WHEN devout Christians Elizabeth Plant and Bec Apted moved to south Sydney, they struggled to find a church that fully accepted them as LGBTI people.
“We live out in south Sydney close to St George and they’re are no affirming churches we can find for LGBTI people who are Christian,” Plant said.
“We want to be authentic in our faith and sexuality.”
Taking matters into their own hands, the partners have set up their own church to fill the void for people who might not be welcomed with open arms by other churches.
Named Spark, the church will meet fortnightly on Sundays at 6pm at the 3Bridges community centre in Penshurst starting from August 28. It will be an independent, non-denominational church that is welcoming to all Christians whether they are LGBTI or not.
Both have had long experiences in ministering services and studying theology.
“Spark is a word that has a meaning for both our relationship and faith,” Plant said.
“We love the idea of being able to spark a connection with God for people who have been told they can’t or told shouldn’t have that connection. Or we want to spark something for people who don’t have that spark, who may have been hurt by the church.”
“We want them to know they are loved by God and they are whole beautiful creatures created by a God who loves them.”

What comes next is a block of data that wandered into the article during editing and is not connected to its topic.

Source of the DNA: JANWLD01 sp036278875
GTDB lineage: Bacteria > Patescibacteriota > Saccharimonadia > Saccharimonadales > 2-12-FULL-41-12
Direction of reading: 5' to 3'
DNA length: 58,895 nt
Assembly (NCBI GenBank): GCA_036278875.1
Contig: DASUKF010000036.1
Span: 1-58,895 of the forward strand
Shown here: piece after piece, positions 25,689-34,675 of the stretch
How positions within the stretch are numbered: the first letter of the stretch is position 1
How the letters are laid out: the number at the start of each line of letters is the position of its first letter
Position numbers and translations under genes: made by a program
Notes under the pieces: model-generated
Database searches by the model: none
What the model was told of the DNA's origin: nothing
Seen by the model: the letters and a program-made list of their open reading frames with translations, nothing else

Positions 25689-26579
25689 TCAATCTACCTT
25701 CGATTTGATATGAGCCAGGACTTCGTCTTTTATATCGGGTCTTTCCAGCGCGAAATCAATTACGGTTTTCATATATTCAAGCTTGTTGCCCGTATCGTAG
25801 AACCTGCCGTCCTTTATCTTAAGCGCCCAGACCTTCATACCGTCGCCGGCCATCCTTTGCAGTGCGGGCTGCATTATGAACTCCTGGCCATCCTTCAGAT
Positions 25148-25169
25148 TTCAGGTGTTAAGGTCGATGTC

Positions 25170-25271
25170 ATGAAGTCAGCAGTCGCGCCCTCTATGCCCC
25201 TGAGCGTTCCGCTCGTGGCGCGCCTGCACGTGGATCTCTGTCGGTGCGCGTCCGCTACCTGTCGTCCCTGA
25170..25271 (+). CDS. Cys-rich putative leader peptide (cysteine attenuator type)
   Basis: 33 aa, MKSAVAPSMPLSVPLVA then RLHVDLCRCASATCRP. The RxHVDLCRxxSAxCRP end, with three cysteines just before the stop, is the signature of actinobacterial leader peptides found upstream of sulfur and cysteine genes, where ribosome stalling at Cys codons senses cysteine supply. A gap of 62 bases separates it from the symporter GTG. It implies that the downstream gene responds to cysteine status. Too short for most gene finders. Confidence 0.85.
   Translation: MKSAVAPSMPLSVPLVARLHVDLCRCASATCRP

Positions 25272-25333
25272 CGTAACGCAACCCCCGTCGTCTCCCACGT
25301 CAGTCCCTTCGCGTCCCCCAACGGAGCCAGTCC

The ladies admit reconciling their faith and sexuality was a hard journey, especially when many LGBTI people have rejected religion over discrimination they have faced at the hands of churches.
“We believe it’s a call from God,” Apted said.
“It’s a journey a lot of people have to go through, our personal journeys we were that we were Christians first and then realised our sexuality and we had to go through that journey which can be quite painful.
“For us we believe spirituality is important and God is a creator and loves humanity and loves all people.”
“And want to express that love for all people. We want our kids to know they’re loved and accepted.”
LGBTI people do not owe their loyalty to the church, but some people miss being part of a community and will relish the opportunity to join a inclusive church according to Reverend Karl Hand of Crave Metropolitan Community Church.
“It’s always difficult if you’re part of the LGBTI community, many churches won’t be hostile to you but won’t openly support you but because of fear of creating controversy or their theological beliefs,” he said.
“I don’t think the church has done anything to deserve people’s loyalty, but faith is an important part of people’s identity.
“While they don’t miss the persecution, they miss belonging to a community and to a faith tradition. They miss the connection to something bigger than what’s in their day to day life.
“I don’t think they should come to church out of sense of obligation, but if they want to express their faith they should be allowed to do so.”
People interested in attending Spark can email Plant and Apted at firstname.lastname@example.org for more information.